Here is a sampling of editorial opinions from Alaska newspapers:
June 13, 2014
Ketchikan Daily News: Emmys honor Ketchikan stories told well
It's grand being a community with an Emmy under its belt.
Two Emmys is even better, and that's not the full extent of Ketchikan's winning ways. It has received Emmys before.
This is the result of the Ketchikan Story Project, which started in 2008.
A feature on Ketchikan's timber industry years and another about its Bush pilots won at the National Academy of Television Arts and Sciences Northwest Chapter over the weekend.
This is a great way for Ketchikan folks to tell the story about our community to those who haven't lived through it all. Not only do cruise ship passengers have the opportunity to view the films, but they are shown on Alaska Airlines flights and here locally — not everyone in Ketchikan experienced the timber years, and this gives us a way to be educated about our history.
Previous films feature Ketchikan's fishing industry, and its Native legacy. The next film to be premiered will be about Ketchikan's history and culture.
Ketchikan has many stories to tell. They're being told well, based on the receipt of the latest Emmys.
June 13, 2014
Juneau Empire: More needed to fix Juneau's housing crisis
City leaders made a step toward improving Juneau's affordable housing market Monday by approving the rezoning of 152 acres on Pederson Hill in Auke Bay.
It's good to see a substantial residential construction project moving forward, but building 150 new homes on Pederson Hill over the next decade will only put a ding in Juneau's housing needs when it's a dent that's needed.
The Assembly is on the right path, but those 150 homes are needed now. By 2029, housing demands will again outweigh supply. If the Assembly can approve more developments on the same scale as the Pederson Hill development, real progress can be made.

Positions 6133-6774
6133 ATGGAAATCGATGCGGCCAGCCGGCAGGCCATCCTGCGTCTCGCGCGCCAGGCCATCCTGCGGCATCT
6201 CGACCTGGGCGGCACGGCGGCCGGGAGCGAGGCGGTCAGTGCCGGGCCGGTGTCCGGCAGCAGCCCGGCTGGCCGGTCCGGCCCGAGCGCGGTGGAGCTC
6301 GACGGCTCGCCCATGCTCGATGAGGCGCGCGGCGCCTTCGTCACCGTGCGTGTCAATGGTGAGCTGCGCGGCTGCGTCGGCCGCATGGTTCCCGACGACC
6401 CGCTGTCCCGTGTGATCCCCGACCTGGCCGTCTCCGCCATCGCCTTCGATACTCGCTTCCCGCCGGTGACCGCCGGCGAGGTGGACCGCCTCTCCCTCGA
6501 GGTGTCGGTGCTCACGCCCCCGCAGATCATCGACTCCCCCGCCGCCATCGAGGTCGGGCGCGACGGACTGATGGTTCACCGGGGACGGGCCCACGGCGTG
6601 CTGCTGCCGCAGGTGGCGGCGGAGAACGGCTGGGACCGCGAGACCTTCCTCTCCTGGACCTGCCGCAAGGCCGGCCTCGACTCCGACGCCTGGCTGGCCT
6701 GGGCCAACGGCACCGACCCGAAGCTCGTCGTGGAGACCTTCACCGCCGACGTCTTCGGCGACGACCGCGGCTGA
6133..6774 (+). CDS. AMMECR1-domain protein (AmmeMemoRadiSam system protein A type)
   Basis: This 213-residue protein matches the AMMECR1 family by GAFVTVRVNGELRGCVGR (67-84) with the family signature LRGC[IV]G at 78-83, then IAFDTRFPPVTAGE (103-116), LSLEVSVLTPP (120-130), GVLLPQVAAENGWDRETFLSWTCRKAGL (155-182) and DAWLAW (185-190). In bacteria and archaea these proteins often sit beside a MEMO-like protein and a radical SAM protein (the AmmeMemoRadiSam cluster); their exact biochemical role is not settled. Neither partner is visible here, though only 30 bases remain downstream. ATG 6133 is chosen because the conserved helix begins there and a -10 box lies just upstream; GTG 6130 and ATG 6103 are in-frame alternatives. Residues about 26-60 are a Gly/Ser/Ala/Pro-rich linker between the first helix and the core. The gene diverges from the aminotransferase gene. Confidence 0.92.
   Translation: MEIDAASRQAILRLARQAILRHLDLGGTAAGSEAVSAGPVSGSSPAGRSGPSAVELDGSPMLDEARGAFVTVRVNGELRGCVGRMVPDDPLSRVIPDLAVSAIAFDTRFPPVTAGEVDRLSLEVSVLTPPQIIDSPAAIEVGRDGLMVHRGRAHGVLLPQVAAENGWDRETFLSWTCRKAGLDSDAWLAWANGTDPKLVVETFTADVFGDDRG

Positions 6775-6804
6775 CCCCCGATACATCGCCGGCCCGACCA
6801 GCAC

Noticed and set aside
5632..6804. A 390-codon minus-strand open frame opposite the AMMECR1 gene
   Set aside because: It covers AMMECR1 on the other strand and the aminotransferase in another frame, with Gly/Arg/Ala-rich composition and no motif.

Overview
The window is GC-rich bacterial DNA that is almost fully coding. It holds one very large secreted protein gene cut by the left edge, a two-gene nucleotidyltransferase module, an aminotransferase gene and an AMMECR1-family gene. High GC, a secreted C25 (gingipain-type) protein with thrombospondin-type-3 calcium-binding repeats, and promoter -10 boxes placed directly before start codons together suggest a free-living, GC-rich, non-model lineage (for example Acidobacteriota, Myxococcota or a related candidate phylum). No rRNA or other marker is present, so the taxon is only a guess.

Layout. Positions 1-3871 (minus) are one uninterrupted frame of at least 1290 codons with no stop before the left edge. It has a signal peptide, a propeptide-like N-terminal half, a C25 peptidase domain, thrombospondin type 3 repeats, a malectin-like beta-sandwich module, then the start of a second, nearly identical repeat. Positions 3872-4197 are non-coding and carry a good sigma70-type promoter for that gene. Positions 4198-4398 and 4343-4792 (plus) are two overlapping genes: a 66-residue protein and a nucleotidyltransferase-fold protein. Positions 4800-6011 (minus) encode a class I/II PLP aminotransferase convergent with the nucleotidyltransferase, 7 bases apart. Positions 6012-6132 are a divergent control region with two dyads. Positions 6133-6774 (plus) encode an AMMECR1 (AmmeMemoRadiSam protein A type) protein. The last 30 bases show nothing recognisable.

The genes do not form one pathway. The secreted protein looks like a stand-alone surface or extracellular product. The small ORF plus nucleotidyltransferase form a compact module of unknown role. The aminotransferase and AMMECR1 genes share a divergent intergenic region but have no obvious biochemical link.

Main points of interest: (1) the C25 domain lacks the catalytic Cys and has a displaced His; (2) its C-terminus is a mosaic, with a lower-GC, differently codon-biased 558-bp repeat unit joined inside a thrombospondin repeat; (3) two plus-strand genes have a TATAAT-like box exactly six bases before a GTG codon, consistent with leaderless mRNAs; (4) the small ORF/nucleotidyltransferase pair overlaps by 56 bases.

Juneau won't be able to build its way out of its affordable housing conundrum at this rate. Our city needs to get ahead of the problem; that means building more homes than individuals looking to purchase. Low availability keeps prices high. Flooding the market will keep costs down. You don't need an ECON 101 class to know how supply and demand work. Putting new homes on the market at a quarter of a million dollars each also isn't "affordable" by most people's standards — even in Juneau.
According to 2012 housing assessment numbers compiled by the Juneau Economic Development Council, the city needs between 170 to 230 rental units and more than 500 homes for sale to meet current needs. That's what Juneau needed in 2012. The situation hasn't improved much since then.
The long-term solution is simple: The city needs to free up more land, as much as possible, and incentivize developers to build — now. Sell the land cheap, with stipulations it be developed within a certain period of time. And by affordable, we don't mean starting at $250,000.
Juneau needs starter homes to attract and retain younger residents. Despite our population swelling to more than 33,000 citizens, the city has 300 fewer students in Juneau schools than it did in 2008. If people can't afford to raise their families in Juneau, they won't. And that's a problem with an aging population.
The recent Pederson Hill development and the plan approved in October to build 75 rental units in West Juneau is a good start. Now the Assembly needs to capitalize on this forward progress and get ahead of the problem. Turn city land that's not adding value to the community into much-needed homes for families.